Small car imports to Sri Lanka from India and China surge amid credit pick-up
COLOMBO (EconomyNext) – Imports of small cars from India and China, which began to rise sharply from December as credit picked up, surged further in March following a tax cut, an analysis of vehicle registry data shows.
Registrations of of Maruti/Suzuki cars from India was up nearly 1000 percent from a year earlier to 2,531 units in March 2015 compared to 234 in March 2014, an analysis by JB Securities shows.
March Maruti registrations were also sharply up from the 1,363 units in January, after which taxes were cut by around 15 percent.
The best-selling Maruti Alto registrations rose to 2,263 unit in March up from 1,160 in January and 1,320 in February.
Chinese Geely cars, sold in Sri Lanka under the Micro brand rose 463 percent to 479 units in March 2015 from 85 units a year earlier. There were 445 units of the best-selling Geely Panda model in March.
New registrations of more expensive hybrid cars were largely stable, following a tax hike.
Car imports including hybrids, started surging from December 2014 as credit picked up.
Registrations of Maruti cars surged to 1,100 in December from 325 in November, while Micro car registrations rose to 386 units in December from 386 units.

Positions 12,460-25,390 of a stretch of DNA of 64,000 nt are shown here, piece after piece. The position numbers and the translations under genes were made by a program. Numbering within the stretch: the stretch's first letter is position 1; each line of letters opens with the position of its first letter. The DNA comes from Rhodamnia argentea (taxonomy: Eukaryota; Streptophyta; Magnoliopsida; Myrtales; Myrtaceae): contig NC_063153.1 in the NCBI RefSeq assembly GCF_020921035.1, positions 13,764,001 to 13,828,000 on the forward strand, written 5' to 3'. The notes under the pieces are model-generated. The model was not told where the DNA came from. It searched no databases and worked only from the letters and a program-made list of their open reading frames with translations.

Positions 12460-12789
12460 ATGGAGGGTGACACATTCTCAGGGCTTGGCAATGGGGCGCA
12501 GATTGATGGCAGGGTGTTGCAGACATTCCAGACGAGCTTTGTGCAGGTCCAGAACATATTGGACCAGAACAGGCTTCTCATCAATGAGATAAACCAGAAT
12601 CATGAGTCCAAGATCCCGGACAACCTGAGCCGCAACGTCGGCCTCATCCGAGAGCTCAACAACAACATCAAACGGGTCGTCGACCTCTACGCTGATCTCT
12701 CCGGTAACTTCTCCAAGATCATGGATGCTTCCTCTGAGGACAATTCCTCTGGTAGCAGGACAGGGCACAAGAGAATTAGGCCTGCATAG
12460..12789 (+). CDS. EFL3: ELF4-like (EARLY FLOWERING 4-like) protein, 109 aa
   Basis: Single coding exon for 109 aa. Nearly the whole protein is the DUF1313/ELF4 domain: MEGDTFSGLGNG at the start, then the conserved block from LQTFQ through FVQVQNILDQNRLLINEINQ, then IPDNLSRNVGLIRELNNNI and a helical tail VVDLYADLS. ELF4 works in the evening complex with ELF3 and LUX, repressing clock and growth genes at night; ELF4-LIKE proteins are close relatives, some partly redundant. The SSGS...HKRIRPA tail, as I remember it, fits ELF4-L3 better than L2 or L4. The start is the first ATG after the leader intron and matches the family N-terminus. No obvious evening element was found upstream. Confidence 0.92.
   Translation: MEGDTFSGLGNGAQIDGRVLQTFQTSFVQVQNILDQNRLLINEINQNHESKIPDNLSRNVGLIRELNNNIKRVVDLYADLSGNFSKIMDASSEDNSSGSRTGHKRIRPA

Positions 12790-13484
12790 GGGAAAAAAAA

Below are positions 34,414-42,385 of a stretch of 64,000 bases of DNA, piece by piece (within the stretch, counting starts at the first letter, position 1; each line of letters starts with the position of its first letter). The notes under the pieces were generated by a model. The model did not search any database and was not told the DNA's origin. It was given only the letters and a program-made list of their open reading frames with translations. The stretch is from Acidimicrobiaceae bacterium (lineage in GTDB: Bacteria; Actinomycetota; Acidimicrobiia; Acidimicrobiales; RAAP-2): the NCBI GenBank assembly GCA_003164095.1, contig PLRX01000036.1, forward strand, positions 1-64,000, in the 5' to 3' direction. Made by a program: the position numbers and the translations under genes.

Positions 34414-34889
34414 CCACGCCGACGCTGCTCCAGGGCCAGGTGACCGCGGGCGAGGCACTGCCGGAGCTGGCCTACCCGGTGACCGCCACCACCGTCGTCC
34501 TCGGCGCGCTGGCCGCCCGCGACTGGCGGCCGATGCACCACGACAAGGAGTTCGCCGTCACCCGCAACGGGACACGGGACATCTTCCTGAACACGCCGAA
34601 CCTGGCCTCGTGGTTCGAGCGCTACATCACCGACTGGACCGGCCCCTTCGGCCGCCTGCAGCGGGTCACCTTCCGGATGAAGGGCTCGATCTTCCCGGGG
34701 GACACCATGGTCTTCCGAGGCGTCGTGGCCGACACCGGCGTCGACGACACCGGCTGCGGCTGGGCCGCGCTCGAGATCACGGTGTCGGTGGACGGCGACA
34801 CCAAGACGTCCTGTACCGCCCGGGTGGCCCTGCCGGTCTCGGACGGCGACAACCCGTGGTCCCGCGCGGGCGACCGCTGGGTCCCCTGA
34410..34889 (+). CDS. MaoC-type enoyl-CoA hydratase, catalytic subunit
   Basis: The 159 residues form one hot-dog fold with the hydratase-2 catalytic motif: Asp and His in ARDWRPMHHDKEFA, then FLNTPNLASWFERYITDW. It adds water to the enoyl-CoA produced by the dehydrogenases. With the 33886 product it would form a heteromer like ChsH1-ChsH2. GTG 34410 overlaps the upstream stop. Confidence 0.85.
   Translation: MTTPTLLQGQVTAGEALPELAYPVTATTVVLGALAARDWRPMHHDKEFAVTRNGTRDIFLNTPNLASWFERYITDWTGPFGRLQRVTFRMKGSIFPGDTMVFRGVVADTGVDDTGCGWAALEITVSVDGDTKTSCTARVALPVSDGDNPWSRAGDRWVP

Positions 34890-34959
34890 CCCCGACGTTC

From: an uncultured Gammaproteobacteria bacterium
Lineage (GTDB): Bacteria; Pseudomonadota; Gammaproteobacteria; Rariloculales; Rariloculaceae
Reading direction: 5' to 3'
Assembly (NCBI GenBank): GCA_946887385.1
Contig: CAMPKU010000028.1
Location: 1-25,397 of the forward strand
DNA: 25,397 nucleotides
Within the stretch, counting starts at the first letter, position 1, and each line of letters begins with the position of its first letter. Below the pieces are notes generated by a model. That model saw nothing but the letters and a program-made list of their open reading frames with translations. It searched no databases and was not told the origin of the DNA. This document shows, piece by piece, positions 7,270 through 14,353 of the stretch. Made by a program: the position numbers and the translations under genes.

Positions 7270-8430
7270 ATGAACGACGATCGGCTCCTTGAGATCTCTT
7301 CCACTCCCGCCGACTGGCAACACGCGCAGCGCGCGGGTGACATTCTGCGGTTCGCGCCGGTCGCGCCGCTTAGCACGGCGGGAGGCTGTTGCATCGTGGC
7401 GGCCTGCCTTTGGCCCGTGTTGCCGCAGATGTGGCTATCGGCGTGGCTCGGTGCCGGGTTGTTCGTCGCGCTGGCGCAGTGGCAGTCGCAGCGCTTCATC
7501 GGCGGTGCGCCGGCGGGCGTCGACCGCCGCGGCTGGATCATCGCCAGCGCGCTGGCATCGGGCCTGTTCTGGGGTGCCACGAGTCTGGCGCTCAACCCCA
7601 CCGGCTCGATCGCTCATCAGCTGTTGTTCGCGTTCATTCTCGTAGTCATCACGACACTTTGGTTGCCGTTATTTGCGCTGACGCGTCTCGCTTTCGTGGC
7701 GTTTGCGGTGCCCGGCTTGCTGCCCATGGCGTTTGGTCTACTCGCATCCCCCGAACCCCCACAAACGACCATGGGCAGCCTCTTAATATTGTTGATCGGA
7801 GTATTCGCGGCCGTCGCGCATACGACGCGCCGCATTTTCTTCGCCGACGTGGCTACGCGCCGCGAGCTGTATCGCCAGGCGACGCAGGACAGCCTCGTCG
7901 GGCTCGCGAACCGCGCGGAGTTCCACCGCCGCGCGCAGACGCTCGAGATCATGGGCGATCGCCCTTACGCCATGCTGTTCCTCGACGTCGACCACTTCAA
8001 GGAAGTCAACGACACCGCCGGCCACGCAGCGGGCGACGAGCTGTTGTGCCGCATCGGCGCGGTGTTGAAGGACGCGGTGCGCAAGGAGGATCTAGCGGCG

Imports of other goods have also picked up as credit began to pick up after August 2014.
Dollar for dollar however cars are among the best type of imports from a government revenue perspective, as more than two dollars equivalent of revenue is earned for every dollar spent, except for electric cars and hybrids, which are taxed less.
In most other imports, taxes are lower.
Out of 5,856 cars registered in March 2015, 3,059 were leased, up from 789 in March 2014. Another 264 were covered by mortgages, up from 133 in March 2012.
By December 2014, lease financed cars rose to 2,488, up from just 1,172 in November.
In February 2012, rates were raised to stop printing money and halt a balance of payments crisis triggered by the Central Bank, lease financed cars were 1,959 unit.
Analysts have warned that Sri Lanka’s interest rates have to rise as fiscal policy deteriorated with rates now at 30-year lows, through inflation is also low.
The Central Bank has also been engaged in ‘quantity easing’ by coughing up temporarily sterilized excess liquidity, firing credit and losing foreign reserves.
This month the Central Bank made another pro-cyclical policy rate cut, despite state borrowings from domestic credit markets going up.